The Eburone fort was called Aduatuca. This was possibly a general word for a fort, associated not only with the Eburones, but also the Aduatuci, and the Tungri. The Roman city established in Belgian Limburg was referred to as Aduatuca Tungrorum meaning "Aduatuca of the Tungri". Today this has become "Tongeren", in the southeast of Belgian Limburg, and it was the capital of a Roman administrative region called the "Civitas Tungrorum". Under the Romans, the Tungri civitas was first a part of Gallia Belgica, and later split out with the more militarized border regions between it and the Rhine, to become Germania Inferior, and still later it became part of Germania Secunda.
Tacitus equated these Tungri to the earliest tribes of "Germani" to have settled in Gaul, implying that they were substantially still descended from the Germani cisrhenani, and also states that this name had been spread to cover a grouping of different tribes, for example those in Germany. The Tungri are generally accepted as being speakers of a Germanic language, but modern authors disagree over the extent to which they descend from new immigrants who came from over the Rhine after Caesar. Notably, the Tungri participated in the Revolt of the Batavi against the Romans.
Middle Ages 
In late Roman and early medieval times, the northern or "Kempen" part of Belgian Limburg became a more separate area, referred to as Toxandria. It became virtually empty because of Germanic plundering, and was then settled and ruled by incoming Salian Franks from Germany. The southern or "Haspengouw" part of Belgian Limburg remained more heavily Romanised, but eventually became a core land of the Frankish empires. It was from here that Chlodio, in the 5th century, launched the Franks into military campaigns of conquest into northern Gaul, soon to become Merovingian France or "Francia", the country of the Franks. By the 9th century, the Frankish Carolingian dynasty, based in and around Belgian Limburg, ruled an empire that included not only the region of Belgium and northern France, but also eventually much of Western Europe.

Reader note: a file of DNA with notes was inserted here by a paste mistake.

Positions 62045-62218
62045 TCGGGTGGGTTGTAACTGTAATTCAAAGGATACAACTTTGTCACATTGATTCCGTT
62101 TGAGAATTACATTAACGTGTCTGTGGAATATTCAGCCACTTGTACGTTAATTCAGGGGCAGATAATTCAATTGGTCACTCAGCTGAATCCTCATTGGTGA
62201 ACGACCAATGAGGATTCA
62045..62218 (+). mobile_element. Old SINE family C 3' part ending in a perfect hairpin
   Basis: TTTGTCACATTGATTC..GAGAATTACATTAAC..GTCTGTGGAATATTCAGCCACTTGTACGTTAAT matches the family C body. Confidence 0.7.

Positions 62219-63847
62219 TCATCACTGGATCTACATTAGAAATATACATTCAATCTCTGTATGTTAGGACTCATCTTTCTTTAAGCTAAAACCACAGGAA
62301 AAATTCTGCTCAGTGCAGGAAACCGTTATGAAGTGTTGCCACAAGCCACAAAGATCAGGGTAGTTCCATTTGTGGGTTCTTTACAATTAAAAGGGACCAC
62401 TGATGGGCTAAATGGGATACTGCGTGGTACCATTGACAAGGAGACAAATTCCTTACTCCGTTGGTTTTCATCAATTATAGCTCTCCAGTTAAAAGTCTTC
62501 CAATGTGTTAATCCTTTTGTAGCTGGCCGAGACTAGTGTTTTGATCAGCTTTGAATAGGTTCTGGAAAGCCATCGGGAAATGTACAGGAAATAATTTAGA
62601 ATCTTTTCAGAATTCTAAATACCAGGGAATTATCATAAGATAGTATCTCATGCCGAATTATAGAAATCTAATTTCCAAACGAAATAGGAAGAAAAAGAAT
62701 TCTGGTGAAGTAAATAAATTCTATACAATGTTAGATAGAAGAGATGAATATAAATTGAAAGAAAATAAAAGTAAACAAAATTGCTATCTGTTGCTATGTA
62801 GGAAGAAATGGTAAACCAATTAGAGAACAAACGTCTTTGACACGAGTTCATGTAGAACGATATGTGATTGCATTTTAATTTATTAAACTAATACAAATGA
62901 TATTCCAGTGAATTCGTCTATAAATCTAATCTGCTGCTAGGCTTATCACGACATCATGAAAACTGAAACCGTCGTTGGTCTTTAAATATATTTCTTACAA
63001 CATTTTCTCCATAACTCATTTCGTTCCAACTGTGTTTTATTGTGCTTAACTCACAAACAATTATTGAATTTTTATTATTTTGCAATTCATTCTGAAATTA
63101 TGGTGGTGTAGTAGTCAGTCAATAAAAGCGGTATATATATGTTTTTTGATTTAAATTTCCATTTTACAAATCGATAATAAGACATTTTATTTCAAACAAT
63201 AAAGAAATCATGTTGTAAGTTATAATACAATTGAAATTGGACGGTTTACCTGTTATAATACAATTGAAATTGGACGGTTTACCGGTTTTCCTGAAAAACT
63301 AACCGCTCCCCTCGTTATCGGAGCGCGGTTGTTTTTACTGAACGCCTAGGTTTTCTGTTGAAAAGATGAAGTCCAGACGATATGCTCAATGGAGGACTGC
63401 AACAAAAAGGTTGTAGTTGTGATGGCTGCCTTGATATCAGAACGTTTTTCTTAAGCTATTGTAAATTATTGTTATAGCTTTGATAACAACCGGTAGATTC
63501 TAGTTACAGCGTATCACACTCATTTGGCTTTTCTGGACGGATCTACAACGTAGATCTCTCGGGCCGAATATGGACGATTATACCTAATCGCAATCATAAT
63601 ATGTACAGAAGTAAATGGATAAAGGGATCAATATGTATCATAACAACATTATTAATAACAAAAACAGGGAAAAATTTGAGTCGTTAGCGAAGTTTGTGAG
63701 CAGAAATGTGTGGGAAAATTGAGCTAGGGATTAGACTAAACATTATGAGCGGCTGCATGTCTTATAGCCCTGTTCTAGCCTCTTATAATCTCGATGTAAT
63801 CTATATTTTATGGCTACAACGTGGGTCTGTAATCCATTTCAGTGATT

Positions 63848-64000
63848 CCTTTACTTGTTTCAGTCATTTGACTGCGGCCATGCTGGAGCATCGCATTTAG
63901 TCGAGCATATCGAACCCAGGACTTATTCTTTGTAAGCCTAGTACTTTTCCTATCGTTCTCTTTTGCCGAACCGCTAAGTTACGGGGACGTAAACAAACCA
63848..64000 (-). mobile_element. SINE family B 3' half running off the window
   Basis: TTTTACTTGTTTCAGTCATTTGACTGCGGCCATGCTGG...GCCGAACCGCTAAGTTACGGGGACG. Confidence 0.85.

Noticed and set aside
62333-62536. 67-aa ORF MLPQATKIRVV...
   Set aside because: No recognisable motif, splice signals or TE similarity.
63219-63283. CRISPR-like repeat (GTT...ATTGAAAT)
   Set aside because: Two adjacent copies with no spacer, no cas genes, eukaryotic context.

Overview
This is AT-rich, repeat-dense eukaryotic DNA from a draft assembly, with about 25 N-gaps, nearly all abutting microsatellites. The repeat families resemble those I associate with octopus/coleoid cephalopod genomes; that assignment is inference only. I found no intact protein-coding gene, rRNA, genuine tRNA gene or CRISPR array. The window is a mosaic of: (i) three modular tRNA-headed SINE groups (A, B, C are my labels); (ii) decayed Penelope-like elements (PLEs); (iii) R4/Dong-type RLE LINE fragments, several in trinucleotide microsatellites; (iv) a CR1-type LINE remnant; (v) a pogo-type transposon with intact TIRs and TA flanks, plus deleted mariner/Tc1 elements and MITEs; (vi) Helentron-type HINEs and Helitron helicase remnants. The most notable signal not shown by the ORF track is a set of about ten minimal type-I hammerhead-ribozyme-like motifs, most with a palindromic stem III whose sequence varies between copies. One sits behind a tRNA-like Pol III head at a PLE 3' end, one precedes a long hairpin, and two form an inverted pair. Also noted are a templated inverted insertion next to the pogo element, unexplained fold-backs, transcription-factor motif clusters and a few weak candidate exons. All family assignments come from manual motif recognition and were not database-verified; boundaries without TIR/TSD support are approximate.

Under the Franks, the region begins to be referred to with new placenames, which last into the Middle Ages and in some cases into modern times. The northern Kempen was still referred to as Toxandria. The southern part, received its modern name of Haspengouw, found in forms such as Haspinga, pagus Hasbaniensis or Hasbania, in old documents such as the Treaty of Meersen.
Early Christianity was also established earliest in this romanised southeastern corner of Limburg, around Tongeren. Together with nearby Maastricht and Liège, this was the area of activity of St Servatius and later Lambert of Maastricht. Another early saint in the south of Limburg was St Trudo.
After the death of Charlemagne, Limburg was part of the Lotharingian division of frankish Europe which lay between France and Germany and stretched to Italy. After the death of its first ruler, Lothar, it was only slowly integrated into Eastern Francia, which was to become the Holy Roman empire. In the period around 881 and 882 the areas along the Maas and in the Haspengouw were plundered by Normans, who established a base at Asselt on the Maas, today in Roermond in Dutch Limburg. Belgian Limburg corresponds closely to the medieval territory of the County of Loon (French Looz), which originally centred on the fortified town of Borgloon, which became the centre of power in the Haspengouw during the early Middle Ages. Borgloon came to possess most of Haspengouw, and also the large part of the Kempen which the province contains today. As part of Loon, Belgian Limburg eventually became subject, not only spiritually but also politically, to the Prince Bishops of Liège.